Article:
Yes that is what i do, identify weaknesses and work around that but is 3 months enough time for ALL of 11 plus content is basically what i am not sure of..
     
  5. Mrsmumbles

    Mrsmumbles Star commenter

    Tell them you can only give it your best shot. I take in kids aged 7 and 8 in advance of 11 and 10 plus exams, the parents should know how competitive it is now. The child may not need more than three months. Or they may need more. Just set a lot of the Bond assessment papers and get the parents to do the ten minute test ones at home, to accelerate the learning. Hope the child is motivated!
     
    theroom786 likes this.
  6. frustum

    frustum Lead commenter

    You have to assume that the school will have covered some of the content sufficiently, surely!
    I suspect that the main thing, taking someone on for a short period, is to make it absolutely clear to the parents that you cannot guarantee success in that time frame, but you can certainly identify gaps and improve their chances.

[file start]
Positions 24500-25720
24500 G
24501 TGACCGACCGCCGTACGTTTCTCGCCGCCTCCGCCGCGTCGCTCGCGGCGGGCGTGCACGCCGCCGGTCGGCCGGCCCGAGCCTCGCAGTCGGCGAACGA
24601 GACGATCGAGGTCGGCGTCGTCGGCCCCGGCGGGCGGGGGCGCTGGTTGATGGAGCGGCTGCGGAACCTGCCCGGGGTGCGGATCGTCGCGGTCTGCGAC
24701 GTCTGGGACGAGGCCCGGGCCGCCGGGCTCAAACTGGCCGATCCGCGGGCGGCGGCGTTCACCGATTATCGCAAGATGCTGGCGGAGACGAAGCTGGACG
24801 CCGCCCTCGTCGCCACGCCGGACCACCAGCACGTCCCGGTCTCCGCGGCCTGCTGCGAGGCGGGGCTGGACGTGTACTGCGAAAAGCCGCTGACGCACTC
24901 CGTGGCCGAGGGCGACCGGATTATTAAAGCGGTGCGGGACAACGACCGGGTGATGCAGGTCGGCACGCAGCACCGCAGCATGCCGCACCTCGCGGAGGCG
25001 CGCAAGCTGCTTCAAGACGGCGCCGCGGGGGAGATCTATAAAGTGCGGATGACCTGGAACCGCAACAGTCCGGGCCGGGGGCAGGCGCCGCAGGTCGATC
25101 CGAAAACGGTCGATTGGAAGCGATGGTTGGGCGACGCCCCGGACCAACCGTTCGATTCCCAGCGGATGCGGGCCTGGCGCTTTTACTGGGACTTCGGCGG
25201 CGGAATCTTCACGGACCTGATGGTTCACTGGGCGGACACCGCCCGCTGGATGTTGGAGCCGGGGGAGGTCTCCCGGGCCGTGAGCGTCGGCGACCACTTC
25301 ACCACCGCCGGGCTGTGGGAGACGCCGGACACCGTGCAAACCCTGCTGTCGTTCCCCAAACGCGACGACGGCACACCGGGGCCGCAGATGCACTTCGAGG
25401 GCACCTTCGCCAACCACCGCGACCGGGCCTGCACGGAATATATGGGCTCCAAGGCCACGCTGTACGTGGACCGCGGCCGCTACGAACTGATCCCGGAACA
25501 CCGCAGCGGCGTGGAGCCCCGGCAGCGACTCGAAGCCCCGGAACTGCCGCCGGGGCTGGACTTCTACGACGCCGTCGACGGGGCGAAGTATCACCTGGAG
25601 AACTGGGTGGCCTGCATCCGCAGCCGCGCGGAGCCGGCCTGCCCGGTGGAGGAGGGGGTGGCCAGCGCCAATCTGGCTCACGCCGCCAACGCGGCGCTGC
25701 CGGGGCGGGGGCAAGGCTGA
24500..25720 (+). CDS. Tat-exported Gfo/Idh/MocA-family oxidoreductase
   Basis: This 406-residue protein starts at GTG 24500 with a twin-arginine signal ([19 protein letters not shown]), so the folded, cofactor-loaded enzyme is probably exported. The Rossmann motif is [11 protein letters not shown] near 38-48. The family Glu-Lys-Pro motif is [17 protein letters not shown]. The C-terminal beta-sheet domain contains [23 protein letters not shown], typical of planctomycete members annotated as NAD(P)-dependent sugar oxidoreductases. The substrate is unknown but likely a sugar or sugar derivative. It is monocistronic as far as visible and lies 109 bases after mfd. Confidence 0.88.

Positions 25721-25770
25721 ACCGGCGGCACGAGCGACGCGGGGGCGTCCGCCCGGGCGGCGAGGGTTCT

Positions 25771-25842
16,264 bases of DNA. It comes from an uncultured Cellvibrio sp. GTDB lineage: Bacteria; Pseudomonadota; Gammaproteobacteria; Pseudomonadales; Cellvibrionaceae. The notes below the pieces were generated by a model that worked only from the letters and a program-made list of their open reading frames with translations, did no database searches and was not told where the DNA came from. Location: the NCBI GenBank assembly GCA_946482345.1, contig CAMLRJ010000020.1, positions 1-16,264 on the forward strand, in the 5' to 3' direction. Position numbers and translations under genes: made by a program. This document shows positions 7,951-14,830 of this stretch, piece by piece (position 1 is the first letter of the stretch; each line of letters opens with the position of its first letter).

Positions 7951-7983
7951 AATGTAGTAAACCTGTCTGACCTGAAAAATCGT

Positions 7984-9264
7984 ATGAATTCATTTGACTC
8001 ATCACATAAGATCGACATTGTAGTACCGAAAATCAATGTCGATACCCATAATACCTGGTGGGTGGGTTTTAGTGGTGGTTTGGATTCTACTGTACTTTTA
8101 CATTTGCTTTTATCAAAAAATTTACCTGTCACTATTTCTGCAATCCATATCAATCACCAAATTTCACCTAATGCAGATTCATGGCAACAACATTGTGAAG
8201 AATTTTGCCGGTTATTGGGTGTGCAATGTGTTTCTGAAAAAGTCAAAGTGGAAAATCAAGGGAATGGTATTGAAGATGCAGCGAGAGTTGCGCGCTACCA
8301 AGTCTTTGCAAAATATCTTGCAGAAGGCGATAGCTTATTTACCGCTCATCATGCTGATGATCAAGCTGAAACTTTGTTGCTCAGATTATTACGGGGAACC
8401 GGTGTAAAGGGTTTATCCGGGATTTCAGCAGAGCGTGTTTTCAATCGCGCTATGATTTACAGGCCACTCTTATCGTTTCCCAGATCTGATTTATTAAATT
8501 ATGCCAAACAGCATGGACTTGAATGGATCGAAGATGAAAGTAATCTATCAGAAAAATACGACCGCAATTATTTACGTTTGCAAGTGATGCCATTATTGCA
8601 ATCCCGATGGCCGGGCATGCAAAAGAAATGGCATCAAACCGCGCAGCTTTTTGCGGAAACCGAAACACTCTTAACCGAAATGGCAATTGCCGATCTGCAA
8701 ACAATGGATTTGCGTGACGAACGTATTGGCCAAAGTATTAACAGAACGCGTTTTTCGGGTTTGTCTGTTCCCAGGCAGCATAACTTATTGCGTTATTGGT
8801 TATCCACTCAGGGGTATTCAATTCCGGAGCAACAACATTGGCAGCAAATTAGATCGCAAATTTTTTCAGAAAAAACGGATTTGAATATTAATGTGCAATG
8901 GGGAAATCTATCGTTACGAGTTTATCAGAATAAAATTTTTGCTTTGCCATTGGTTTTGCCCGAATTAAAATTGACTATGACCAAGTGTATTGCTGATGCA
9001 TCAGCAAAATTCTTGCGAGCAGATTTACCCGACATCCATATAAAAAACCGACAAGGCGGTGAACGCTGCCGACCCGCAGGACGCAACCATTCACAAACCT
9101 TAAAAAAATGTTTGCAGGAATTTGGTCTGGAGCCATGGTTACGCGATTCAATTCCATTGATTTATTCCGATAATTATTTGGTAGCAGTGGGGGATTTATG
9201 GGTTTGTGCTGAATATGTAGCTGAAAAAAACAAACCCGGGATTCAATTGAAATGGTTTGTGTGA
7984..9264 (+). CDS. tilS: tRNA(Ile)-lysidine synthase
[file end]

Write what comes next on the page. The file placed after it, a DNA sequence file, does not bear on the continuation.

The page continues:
theroom786 likes this.
  7. theroom786

    theroom786 New commenter

    Thanks for the tips :)
     
  8. theroom786

    theroom786 New commenter

    Thanks for the tip, that is what i told the child's parents today that i will not guarantee success but will give 110% and expect the child to do the same. Thankfully, the child is motivated and has got a good pick.
     
  9. Mrsmumbles

    Mrsmumbles Star commenter

    A lot of the kids I teach seem to have either not been taughtvthe basics or have totally forgotten them. Apart from fronted ******* adverbials and ‘big writes’, of course. They’re infamous!
     
  10. hoalarg

    hoalarg New commenter